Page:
No time for a potty policy on pot-holes

Much humour has been generated by the damage caused to roads in Enderby.

In particular, a pothole at the junction of Townsend Road and George Street attracted the comment “Breaking News….. Good news for Enderby! New open air, free for all, swimming pool opens in Enderby today! Well located at the junction of Townsend Road and George Street, get your cosie on and jump on in! Best to leave your car at home….”

Potholes
Photo: Facebook, Keith Johnson, All Things Enderby.

Cost is undoubtedly at the heart of the issues concerning the maintenance of the roads and streets that network within and between centres of suburban or rural communities such as that found with our district of Blaby.

It is easy to feel that Enderby is unique in the extent and degree of damage to our roads but in reality the problem is both widespread and serious and any remedy will require ‘long-term’ and perhaps innovative solutions.

Recent government figures reveal that spending by councils on road maintenance is now at its lowest level in ten years.

Statistics from the Department for Transport show that local authority maintenance spending on B roads, C roads, and unclassified routes was just £1.87bn in 2016-17. This is a significant reduction from the £2.46bn spent in 2004-05.

It is worth mentioning that Leicestershire is the lowest-funded county in the country. The County Council has been calling for fair Central Government Funding for many years. It is also calling for a new system to be introduced when deciding the funding that matches an area’s needs, which (of interest to readers of Enderby EYE) includes the high proportion of roads [in the County] travelled by HGVs.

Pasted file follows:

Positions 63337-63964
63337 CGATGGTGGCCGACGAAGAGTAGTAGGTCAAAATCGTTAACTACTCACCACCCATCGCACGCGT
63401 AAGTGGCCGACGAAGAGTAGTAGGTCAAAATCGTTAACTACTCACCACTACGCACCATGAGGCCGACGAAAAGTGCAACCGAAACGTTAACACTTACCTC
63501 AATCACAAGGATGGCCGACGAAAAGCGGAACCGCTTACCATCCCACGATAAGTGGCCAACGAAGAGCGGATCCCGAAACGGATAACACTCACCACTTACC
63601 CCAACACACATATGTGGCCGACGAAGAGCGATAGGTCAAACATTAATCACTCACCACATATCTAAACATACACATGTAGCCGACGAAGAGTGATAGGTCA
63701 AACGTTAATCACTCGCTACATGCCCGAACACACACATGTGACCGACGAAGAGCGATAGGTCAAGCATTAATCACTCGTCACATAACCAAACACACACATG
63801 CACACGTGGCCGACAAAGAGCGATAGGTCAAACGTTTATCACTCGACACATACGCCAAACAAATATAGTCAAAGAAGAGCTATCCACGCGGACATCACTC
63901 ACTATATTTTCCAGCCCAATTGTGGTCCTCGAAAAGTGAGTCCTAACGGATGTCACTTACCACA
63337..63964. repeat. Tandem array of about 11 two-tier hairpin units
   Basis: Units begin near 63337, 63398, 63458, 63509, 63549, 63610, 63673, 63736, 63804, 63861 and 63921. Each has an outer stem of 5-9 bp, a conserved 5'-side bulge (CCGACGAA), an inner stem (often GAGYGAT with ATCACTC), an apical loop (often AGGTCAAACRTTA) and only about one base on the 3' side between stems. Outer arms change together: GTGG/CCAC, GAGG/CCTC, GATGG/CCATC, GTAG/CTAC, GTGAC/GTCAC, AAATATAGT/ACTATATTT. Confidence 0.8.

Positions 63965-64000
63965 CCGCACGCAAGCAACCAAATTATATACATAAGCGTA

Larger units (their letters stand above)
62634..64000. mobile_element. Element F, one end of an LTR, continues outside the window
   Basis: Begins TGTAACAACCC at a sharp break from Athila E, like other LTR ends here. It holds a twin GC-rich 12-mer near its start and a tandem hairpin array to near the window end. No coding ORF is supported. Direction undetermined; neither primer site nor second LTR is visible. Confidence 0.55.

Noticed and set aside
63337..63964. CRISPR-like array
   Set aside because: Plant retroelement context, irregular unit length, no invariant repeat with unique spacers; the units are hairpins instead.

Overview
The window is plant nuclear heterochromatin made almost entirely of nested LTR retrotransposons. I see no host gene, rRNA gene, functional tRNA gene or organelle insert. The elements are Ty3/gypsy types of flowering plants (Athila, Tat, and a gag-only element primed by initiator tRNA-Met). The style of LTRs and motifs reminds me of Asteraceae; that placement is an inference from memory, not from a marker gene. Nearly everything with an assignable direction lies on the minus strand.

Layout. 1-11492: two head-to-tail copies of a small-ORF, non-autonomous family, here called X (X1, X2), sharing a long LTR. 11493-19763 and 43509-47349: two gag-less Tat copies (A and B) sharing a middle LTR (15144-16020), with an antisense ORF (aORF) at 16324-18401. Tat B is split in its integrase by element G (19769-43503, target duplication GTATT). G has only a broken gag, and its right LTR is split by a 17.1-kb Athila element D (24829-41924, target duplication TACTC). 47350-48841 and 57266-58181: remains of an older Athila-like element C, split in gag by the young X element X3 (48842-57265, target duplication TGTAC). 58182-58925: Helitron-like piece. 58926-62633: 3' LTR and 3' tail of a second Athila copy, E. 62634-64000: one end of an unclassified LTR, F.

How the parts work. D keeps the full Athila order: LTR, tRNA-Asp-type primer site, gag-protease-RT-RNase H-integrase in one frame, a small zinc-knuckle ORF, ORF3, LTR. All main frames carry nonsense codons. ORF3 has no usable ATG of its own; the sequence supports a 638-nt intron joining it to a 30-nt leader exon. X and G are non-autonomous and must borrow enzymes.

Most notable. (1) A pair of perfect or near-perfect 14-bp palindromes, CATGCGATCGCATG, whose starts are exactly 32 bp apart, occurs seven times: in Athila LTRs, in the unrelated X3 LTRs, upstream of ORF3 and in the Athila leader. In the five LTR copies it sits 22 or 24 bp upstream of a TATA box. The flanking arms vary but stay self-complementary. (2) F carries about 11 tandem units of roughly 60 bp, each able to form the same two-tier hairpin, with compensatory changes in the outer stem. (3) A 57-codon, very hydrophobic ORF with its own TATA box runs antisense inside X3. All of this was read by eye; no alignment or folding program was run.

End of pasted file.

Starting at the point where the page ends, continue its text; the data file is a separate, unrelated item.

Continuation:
So, how does a County Council deal with potholes?

All potholes need to be classified, before repairs can be scheduled, so when a member of the public reports a pothole they say they “will ensure an inspector visits and classifies the problem”.

Potholes are generally classified according to how serious they are and that assessment dictates how quickly they are fixed:

Major defects

  • Require prompt attention as they represent an immediate or imminent hazard or a risk of short-term structural deterioration.
  • These defects will be fixed or made safe at the time of inspection, if reasonably practicable.
  • If it’s not possible to fix or make the defect safe at time of inspection, repairs of a temporary, or permanent nature will be done as soon as practicable.

Non ‘major’ defects

  • Require attention, but do not represent an immediate or imminent hazard.
  • These defects have a target repair period of longer duration after being reported by the public or will be included within a planned highways maintenance programme.

Potholes or defects on roads or pavements in Leicestershire can be reported through the County Council’s online form

It will no doubt cost a sizeable amount of money but in order to prevent potholes from re-appearing shortly after an ‘initial’ repair requires material of a high quality and a strategy/methodology of applying ‘permanent’ treatments that prevent damage to the fabric of the pavement or roadway.

The principle of not so much “fixing the roof while the sun shines” but rather “fixing the road while the sun shines” applies.

Potholes often appear after rain or during thaw periods when roads and pavements are weaker. Water penetrates the surface, softening the underlying layers, which increases deflections or eruptions. Constant traffic flow over a damaged area exacerbates the problem and relatively small areas of damage quickly become enlarged.

It is pointless and counter-productive to attempt repair during inclement weather (unless such a distressed area is a major hazard).